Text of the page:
AgriProtein, Christof Industries seal fly farm partnership

The South African insect-based feed producer has entered into a $10m partnership with Austria’s industrial construction and engineering company to roll out 100 fly farms by 2024.

AgriProtein, a maker of insect-based protein feed, has partnered with industrial construction and engineering company Christophe Industries, to build up to 25 fly farms a year, a total of 100 by 2024, the two companies said in a joint statement.

The blueprint for the factories was developed by Austria-based Christophe Industries, which will serve as AgriProtein’s engineering, procurement and construction partner under the terms of the $10 million partnership. AgriProtein plans on rolling out an additional 100 fly farms by 2027.

“The $10 million partnership will help bring insect protein into the mainstream of feeds used in aquaculture, poultry farming and pet food,” the companies said in the statement.

The announcement comes less than two months since AgriProtein raised $17.5 million in funding and on the heels of an industrial upgrade of its industrial plant in Cape Town, realized by Christophe Industries.

Founded in 2008, AgriProtein is the world’s biggest fly-farmer and leading waste-to-nutrient up-cycler, according to the statement. It rears fly larvae on an industrial scale on organic waste that would otherwise go to landfills and harvests the larvae to make high-protein animal feed products.

Its product MagMeal replaces fishmeal used in aquaculture and agriculture. “Replacing fishmeal with insect meal in animal feed allows the oceans to heal and reduces greenhouse gases at every stage of the chain from point-of-catch to point-of-sale,” AgriProtein’s chief executive and co-founder Jason Drew said.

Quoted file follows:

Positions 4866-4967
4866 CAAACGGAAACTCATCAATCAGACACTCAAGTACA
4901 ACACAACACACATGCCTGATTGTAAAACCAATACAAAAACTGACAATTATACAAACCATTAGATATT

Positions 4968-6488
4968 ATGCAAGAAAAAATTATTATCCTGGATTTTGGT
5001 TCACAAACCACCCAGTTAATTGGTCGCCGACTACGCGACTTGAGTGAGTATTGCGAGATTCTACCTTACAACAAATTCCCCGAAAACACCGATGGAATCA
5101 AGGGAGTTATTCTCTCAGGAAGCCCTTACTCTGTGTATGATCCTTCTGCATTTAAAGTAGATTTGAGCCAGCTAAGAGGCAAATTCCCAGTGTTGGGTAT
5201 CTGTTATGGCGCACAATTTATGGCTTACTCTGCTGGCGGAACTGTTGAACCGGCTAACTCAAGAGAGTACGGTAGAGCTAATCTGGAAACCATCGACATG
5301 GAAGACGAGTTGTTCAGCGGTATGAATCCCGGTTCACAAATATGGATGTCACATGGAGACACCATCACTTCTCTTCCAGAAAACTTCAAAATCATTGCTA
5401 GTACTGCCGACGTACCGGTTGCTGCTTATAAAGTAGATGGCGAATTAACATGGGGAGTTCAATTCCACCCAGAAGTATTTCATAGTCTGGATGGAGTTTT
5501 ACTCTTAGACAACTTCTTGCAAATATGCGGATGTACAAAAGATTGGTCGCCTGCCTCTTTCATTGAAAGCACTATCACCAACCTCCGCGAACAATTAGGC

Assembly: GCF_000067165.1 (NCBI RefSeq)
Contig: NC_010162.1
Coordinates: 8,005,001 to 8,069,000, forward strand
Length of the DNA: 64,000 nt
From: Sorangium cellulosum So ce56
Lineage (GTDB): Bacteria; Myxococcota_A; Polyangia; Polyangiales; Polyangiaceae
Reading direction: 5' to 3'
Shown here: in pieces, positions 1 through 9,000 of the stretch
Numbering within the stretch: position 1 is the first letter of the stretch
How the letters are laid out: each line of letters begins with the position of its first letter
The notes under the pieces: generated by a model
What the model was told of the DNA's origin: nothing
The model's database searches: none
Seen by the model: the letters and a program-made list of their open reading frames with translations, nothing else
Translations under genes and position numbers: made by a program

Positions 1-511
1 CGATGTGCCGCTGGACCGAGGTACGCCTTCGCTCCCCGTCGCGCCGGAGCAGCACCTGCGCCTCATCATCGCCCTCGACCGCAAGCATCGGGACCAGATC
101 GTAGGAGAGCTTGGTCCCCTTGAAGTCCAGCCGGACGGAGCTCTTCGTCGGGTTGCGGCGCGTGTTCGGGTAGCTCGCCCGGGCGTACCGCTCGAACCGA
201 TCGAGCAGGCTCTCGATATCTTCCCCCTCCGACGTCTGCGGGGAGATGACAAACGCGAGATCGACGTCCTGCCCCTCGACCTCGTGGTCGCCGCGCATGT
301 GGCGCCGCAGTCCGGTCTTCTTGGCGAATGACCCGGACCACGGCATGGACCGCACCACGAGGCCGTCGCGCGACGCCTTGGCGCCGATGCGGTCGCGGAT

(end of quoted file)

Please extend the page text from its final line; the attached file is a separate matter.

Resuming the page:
The company’s contribution to reducing waste to landfill led to AgriProtein winning a place in the Global Cleantech 100 list in January. Last November, it also won a A$450,000 ($345,504; €327,412) award in Australia’s Blue Economy Challenge for offering a solution to the depletion of fish stocks in the Indian Ocean.

In addition to MagMeal, the company’s other products include MagOil, an omega-rich oil also intended for animal feed use and MagSoil, a compost for use in farming and horticulture.

“Using its armada of 8.5 billion flies, a standard fly farm will take in 250 tonnes of organic waste per day and produce nearly 5,000 tonnes of MagMeal and 2,000 tonnes of MagOil per year,” according to the statement. Currently, AgriProtein is able to up-cycle up to 91,000 tonnes of organic waste per year to produce up to 7,000 tonnes of insect meal and oil at its existing Cape Town plant.

AgriProtein uses black soldier flies (hermetia illucens) for its products, which unlike houseflies, avoid human habitations and are not considered a pest.

“Waste-to-nutrient technology is starting to get traction and price per tonne is key in the fight to repace fishmeal,” Drew said. “Christof’s expertise has enabled us to boost output and reduce costs, making us even more competitive and giving us a sound model for rapid global expansion.”